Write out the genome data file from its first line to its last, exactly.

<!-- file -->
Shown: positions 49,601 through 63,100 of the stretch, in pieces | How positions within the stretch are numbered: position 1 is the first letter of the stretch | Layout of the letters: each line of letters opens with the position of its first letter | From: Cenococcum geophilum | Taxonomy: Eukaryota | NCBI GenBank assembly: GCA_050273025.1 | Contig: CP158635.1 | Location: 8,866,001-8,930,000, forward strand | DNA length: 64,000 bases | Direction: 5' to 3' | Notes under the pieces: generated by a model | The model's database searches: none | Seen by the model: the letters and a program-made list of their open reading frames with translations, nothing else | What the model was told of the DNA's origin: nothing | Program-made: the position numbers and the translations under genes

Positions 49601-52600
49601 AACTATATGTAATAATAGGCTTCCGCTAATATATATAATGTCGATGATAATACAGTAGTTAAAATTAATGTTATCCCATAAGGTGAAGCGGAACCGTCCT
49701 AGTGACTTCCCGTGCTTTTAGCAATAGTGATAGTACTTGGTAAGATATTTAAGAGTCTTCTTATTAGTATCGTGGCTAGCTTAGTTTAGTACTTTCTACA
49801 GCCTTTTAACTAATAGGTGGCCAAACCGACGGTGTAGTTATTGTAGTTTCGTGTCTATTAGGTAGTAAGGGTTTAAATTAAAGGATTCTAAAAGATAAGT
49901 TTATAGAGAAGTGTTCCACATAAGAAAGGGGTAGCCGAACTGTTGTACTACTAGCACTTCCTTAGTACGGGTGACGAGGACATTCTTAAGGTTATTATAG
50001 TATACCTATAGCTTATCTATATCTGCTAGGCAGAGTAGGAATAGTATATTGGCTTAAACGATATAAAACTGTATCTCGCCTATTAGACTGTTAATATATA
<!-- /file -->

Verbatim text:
Shown: positions 49,601 through 63,100 of the stretch, in pieces | How positions within the stretch are numbered: position 1 is the first letter of the stretch | Layout of the letters: each line of letters opens with the position of its first letter | From: Cenococcum geophilum | Taxonomy: Eukaryota | NCBI GenBank assembly: GCA_050273025.1 | Contig: CP158635.1 | Location: 8,866,001-8,930,000, forward strand | DNA length: 64,000 bases | Direction: 5' to 3' | Notes under the pieces: generated by a model | The model's database searches: none | Seen by the model: the letters and a program-made list of their open reading frames with translations, nothing else | What the model was told of the DNA's origin: nothing | Program-made: the position numbers and the translations under genes

Positions 49601-52600
49601 AACTATATGTAATAATAGGCTTCCGCTAATATATATAATGTCGATGATAATACAGTAGTTAAAATTAATGTTATCCCATAAGGTGAAGCGGAACCGTCCT
49701 AGTGACTTCCCGTGCTTTTAGCAATAGTGATAGTACTTGGTAAGATATTTAAGAGTCTTCTTATTAGTATCGTGGCTAGCTTAGTTTAGTACTTTCTACA
49801 GCCTTTTAACTAATAGGTGGCCAAACCGACGGTGTAGTTATTGTAGTTTCGTGTCTATTAGGTAGTAAGGGTTTAAATTAAAGGATTCTAAAAGATAAGT
49901 TTATAGAGAAGTGTTCCACATAAGAAAGGGGTAGCCGAACTGTTGTACTACTAGCACTTCCTTAGTACGGGTGACGAGGACATTCTTAAGGTTATTATAG
50001 TATACCTATAGCTTATCTATATCTGCTAGGCAGAGTAGGAATAGTATATTGGCTTAAACGATATAAAACTGTATCTCGCCTATTAGACTGTTAATATATA